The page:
Kodachrome Basin State Park

Kodachrome Basin State Park is a small, quiet and popular State Park in Utah, USA. It lies a few miles south of Utah Route 12 and about 30-35 km south-east of Bryce Canyon National Park. From the north it is on a paved road from Tropic (Utah ) from accessing and from the south on the unpaved Utah Road 400 Page, Arizona. Located at an altitude of about 1800 m, mainly dry climate prevails in the 16.2 km ² of parkland.

In the boiler of the state parks heavily eroded rock formations are in different shades of red, yellow, pink, white and brown. To supplement his natural color play with the best, deep blue sky and the occasionally occurring green vegetation. This broad color spectrum were participants of an expedition of the National Geographic Society to see who explored the area in 1948. In an article in National Geographic magazine about this exploring the area Kodachrome Flat was named after Kodak color slide film Kodachrome rich. In 1962, the Chimney Rock State Park was established there, because legal consequences of the use of the brand names were feared. A few years later gave the Kodak Corporation permission to use, so that the renaming of Kodachrome Basin State Park could be done.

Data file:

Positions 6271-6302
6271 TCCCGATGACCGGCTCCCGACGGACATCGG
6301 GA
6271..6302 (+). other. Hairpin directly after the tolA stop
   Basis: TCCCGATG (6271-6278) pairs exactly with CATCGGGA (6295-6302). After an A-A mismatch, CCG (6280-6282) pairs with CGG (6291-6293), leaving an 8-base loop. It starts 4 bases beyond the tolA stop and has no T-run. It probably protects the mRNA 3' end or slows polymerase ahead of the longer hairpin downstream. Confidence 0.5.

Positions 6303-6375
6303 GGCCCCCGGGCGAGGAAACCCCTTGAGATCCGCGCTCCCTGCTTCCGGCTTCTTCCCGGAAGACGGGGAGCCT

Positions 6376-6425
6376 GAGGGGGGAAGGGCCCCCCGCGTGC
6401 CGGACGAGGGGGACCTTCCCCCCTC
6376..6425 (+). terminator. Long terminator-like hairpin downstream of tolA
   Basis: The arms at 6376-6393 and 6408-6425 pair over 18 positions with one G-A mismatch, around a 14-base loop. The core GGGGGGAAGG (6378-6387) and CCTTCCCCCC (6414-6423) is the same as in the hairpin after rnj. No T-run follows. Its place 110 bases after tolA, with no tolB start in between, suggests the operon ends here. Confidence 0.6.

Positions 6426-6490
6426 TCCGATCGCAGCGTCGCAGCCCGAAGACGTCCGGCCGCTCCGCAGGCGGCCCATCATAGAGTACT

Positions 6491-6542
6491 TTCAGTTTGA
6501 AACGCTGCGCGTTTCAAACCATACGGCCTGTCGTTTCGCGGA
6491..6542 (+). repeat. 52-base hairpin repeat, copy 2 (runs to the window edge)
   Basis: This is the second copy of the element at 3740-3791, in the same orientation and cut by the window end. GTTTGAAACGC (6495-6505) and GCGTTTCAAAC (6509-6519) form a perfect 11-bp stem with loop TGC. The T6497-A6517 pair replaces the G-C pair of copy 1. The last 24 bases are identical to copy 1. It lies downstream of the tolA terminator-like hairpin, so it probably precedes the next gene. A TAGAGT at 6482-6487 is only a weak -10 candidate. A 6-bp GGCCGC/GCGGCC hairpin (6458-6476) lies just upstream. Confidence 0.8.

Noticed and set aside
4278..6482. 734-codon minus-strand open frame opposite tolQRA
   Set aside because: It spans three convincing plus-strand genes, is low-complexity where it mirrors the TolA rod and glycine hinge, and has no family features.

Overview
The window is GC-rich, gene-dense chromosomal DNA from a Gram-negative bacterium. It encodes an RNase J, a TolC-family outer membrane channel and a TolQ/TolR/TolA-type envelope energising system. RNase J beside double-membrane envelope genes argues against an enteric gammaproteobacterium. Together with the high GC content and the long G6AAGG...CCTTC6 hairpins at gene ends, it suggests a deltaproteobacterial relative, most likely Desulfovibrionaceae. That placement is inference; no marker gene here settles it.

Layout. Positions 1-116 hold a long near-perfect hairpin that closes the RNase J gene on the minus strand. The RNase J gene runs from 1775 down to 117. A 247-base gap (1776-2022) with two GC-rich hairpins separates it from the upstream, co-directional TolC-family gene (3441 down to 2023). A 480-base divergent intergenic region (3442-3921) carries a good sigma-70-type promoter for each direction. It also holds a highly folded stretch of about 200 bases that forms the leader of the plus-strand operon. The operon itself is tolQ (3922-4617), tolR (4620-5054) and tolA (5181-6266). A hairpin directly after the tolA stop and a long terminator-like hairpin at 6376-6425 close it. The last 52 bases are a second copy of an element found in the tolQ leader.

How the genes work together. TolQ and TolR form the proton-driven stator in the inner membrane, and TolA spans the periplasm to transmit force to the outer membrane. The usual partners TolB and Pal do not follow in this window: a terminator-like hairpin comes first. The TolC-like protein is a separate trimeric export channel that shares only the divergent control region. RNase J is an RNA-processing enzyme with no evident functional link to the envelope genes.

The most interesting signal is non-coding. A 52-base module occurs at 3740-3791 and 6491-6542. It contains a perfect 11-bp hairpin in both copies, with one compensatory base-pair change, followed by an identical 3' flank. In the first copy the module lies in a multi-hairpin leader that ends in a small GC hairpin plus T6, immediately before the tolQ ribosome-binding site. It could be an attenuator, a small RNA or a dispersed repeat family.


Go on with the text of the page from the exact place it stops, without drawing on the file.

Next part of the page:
A special feature of the park area is the occurrence of numerous sharp pinnacles and rock fireplaces, whose origin is explained by the deposition and sedimentation in former geysers, which then stood still as harder rock that had eroded as subsequent weathering processes the original soil around them away.